Social Capitalists: List of "top 20" social enterprises, including Benetech and Room to Read.  8:14:38 AM  permalink  


daily link  Friday, January 09, 2004


Wishful Thinking on Korea: More selective intelligence at work in the administration:  "In the summer of 2002, insiders say, the U.S. had a defector report that Mr. Kim might soon be ousted. Experts on Korea were deeply skeptical about that unconfirmed report, but it matched what hard-liners wanted to believe, so they passed it all the way up to President Bush himself. That defector's report, later discredited, helped harden the administration's give-no-inch approach --leading Mr. Kim to begin reprocessing plutonium last year."  8:56:13 PM  permalink  

Clark or Dean? How about both? A progressive who thinks like I do -- the best ticket would be a Clark/Dean one, for all good reasons.   He misses one -- the necessity to integrate the new Dean organization and energy in the party.  8:03:11 PM  permalink  

The Australian: WMDs 'smuggled into Syria': " Paris-based Syrian dissident Nijar Nijjof told Britain's independent Channel Five News that a senior Syrian military intelligence source had told him about the weapons. The unnamed source revealed that the weapons were smuggled across the Iraqi border in ambulances before the war that led to Saddam's ouster, Nijjof said. "I knew this man during the last two years, he sent me much information," Nijjof said of his contact.

"There hasn't been any hard evidence that such a thing happened," [Condoleezza Rice] told reporters, but "I can't dismiss anything that we haven't had an opportunity to fully assess".

  5:33:10 PM  permalink  

GBN's Peter Schwartz: "Most organizations and most people assume that the world in front of us is basically continuous -- that tomorrow is basically going to be pretty much like today," he said. In fact, the opposite is true: We live in a time of perpetual discontinuity, a time in which bombshells and shockers are part of everyday life."  His 1999 "inevitable surprises" include:

  • Most baby-boomers won't retire
  • Tech-led productivity booms won't stop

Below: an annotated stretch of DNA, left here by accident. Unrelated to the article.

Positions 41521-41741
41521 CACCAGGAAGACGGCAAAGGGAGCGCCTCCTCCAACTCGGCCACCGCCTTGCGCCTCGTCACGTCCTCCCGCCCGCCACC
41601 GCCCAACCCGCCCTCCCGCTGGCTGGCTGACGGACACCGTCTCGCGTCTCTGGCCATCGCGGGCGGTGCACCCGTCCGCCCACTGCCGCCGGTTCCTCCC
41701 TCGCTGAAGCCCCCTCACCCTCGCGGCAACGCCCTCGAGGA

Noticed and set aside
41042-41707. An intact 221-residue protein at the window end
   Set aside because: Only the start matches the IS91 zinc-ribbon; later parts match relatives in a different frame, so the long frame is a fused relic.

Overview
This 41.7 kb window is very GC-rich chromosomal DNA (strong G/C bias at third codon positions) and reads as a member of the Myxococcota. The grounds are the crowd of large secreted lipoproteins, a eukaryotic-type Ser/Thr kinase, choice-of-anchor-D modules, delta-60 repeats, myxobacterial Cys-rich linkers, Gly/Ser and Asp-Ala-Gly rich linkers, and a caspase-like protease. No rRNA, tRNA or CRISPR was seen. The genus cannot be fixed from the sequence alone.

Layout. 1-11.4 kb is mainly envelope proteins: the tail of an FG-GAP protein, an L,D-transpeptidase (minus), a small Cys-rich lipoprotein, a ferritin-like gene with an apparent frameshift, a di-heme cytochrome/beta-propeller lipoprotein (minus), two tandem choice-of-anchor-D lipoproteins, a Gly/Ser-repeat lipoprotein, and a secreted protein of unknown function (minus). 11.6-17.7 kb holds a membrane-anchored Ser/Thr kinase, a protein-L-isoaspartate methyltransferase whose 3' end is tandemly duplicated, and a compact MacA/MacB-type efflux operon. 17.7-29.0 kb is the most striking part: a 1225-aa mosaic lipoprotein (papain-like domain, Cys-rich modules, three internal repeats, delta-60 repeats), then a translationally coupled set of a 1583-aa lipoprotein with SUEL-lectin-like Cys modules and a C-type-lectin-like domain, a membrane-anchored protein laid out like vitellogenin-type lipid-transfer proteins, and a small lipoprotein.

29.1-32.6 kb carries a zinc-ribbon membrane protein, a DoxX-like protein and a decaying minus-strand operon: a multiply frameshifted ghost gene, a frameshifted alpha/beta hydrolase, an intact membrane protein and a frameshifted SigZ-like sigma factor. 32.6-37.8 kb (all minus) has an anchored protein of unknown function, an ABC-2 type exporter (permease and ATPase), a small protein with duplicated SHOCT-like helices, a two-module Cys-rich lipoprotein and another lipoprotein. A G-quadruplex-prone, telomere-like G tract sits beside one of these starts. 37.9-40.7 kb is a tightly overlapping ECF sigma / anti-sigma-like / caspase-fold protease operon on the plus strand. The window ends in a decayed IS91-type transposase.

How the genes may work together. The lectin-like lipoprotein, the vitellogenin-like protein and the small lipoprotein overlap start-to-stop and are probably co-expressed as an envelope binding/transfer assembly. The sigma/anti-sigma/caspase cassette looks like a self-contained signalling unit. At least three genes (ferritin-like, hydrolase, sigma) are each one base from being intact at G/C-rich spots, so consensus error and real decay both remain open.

• Nano tech and quantum computing will revolutionize science
  • Cuts in pollution: "With the pace of technological change, high growth equals clean, low growth equals dirty."
  • 3 kinds of countries:
    • "Disorderly" countries where chaos and rebellion are rampant and information and financial flows are broken; this includes most of Africa, parts of Latin America, and big parts of Central Asia.
    • "Orderly" countries that follow a system of rules designed for them not to fight with each other; this group comprises traditional industrialized regions like Europe, Japan, big parts of Latin America, most of China, and most of India.
    • The United States, aka the rogue superpower. "We're the guys who make the rules but don't play by the rules," Peter explained. "We find ourselves in this unique position with a super-dominant economy and a super-dominant military, and no one can even come close to catching us. And nothing on the horizon suggests that's going to change."
  • Abrupt climate change, possibly slowing of the the Gulf Stream or other major change, even without global warming
  • European in-migration causing large cultural change there

Possibly interesting audio is on the site.

  12:04:23 AM  permalink  


daily link  Thursday, January 08, 2004


Case Yields Chilling Signs of Domestic Terror Plot: "One evening two winters ago, a man in Staten Island, N.Y., absent-mindedly flipped through his mail. Inside one envelope was a stack of fake documents, including United Nations and Defense Department identification cards, and a note: "We would hate to have this fall into the wrong hands."  It had. The package, intended for a member of a self-styled militia in New Jersey, had been delivered to the wrong address.